I was never bullied outright for my weight. Once, talking as teenage girls do about their bodies, I commented on my clavicles. A friend burst out laughing, saying “Your collar bones aren’t prominent you just have fat there!”. Another friend routinely referred to me as chubby or big in a loving, joking manner. When I came back from my first year of college having put on a few pounds, the first thing my friends told me was that I was fatter than before. I cannot describe the damage I inflicted on myself reading the Sweet Valley High series, with its 5’6” (1.67 m) tall heroines who were a size 6. For the longest time I took this as a standard of perfection. While I never matched them in height, topping out at 5’5” (1.65 m), at my skinniest I have been a size 0.
Worst of all, when my sisters asked me for advice on how to lose weight, I would recount that story of my 17-year-old self. Being around me must have been a miserable experience. High on the pedestal of my own physique, I constantly told one of my sisters to lose weight. I told her to control her diet. I cajoled, I yelled, I advised. And I probably caused extreme damage.
Exercise has been both my bane and my salvation. Once I discovered exercise, I found a way to kick-start my metabolism and burn even more calories. I hiked, I ran, I did the insanity workouts. And all this time I did not increase my food intake. It was so easy to justify my physique and I was complimented more than ever for it.
Becoming more and more competitive about my workouts, I did find another outlet for my control. I slowly started eating more as I realised, I needed the energy for upping my game. As I celebrated my 30th birthday, I weighed more than I had in the past 12 years. Most of it was muscle. For the first time in my life, I could not encircle my ankle with one hand. I now identify with how long and how well I can work out. I love feeling my muscles become stronger and more noticeable. And yet… I still got extremely upset when I had a little trouble fitting into my size S jeans.
The words “eating disorder” did not apply to me. I never crossed that BMI line that would put me in anorexia territory. Being obsessive about one’s physique and never thinking of yourself as skinny enough, is – while plenty damaging – commonplace behaviour, unfortunately. What I fear is having traded one vanity for another. I spent so long measuring my self-worth based on the smallest size I could fit into. I do not want to spend another 10 years imagining that running a marathon will make me a better person. I have not yet found the right tools to deal with this. In the meanwhile, I want the cycle of shame to end with me. I will no longer equate being skinny with being “good” and I will not spread this message either. One day, I will learn to love myself with all my baggage and scars and rolls. Until then, I will make sure that no one else will have any cause to not love themselves because of something I say.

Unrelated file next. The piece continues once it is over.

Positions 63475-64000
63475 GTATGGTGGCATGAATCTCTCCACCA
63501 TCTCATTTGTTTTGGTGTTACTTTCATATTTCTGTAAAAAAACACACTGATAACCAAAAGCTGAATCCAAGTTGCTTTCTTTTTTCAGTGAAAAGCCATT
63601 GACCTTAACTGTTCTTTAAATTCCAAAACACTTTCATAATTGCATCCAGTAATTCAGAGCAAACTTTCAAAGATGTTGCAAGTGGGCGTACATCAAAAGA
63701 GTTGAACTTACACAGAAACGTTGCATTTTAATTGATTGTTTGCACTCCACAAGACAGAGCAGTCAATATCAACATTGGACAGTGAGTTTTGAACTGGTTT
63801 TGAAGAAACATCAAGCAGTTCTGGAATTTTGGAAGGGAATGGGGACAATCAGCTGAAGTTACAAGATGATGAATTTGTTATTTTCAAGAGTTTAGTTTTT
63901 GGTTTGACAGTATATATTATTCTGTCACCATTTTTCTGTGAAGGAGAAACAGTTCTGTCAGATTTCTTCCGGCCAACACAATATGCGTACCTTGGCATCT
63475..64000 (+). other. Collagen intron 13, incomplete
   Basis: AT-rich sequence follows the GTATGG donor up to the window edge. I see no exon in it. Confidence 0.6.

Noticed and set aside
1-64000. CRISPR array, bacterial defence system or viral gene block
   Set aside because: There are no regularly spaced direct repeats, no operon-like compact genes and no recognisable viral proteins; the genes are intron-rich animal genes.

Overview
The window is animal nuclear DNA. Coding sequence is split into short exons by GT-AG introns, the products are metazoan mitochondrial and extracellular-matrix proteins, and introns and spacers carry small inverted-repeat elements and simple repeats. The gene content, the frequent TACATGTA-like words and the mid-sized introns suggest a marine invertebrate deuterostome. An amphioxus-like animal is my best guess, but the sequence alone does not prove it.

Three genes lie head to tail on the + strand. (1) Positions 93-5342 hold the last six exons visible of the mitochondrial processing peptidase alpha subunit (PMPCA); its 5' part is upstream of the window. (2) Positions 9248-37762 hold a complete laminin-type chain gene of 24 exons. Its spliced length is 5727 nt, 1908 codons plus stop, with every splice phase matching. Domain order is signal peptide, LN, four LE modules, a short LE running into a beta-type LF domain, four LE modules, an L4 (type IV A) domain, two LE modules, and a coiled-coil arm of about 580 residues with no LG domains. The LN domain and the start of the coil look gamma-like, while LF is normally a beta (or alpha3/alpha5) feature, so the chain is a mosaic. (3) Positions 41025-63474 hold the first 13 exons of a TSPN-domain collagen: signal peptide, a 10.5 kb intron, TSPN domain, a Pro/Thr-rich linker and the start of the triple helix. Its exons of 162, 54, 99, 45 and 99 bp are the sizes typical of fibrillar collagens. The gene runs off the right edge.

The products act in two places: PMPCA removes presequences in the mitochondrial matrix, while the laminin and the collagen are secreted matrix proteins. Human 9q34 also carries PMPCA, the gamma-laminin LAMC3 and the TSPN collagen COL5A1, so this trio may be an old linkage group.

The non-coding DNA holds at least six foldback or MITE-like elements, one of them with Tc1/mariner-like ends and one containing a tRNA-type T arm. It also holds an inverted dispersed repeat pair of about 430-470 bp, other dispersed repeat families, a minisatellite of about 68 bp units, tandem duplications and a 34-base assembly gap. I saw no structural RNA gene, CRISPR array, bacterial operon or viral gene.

It is easy to agree with all the social media campaigns to stop body shaming. I follow Ashley Graham on Instagram and commend Rihanna’s SavagexFenty fashion show which was very size-inclusive. I stopped purchasing anything from Victoria’s Secret when their CEO’s transphobic, sexist and body-shaming remarks were made public. I like all of Jameela Jamil’s body-positive posts. At the same time, I was asking my sister when she would rejoin the gym. I was silently looking at “heavier” people, thinking that I would never be able to deal with it if I put on weight. I was actively avoiding wearing some of my clothes, because I was scared that they would no longer fit me, and I would get upset about it. Agreeing with an idea in principle is one thing. Internalising the same idea is entirely another. It is a journey. A journey that requires a lot of introspection and work. Maybe on your own and maybe with a therapist. I would invite everyone reading this to sit back and think about their views and how actively they live them out in their own lives. You may be as surprised at the answers as I was.
- Galmiche, M. et al. “Prevalence of eating disorders over the 2000–2018 period: a systematic literature review”, The American Journal of Clinical Nutrition, 2019
- American Psychiatric Association, ”DSM-5”, 2013
- Lorasch-Gunderson, D., “Relative Influence of Family, Peers, and Media on the Development of Eating Disorders in Adolescents”, 2012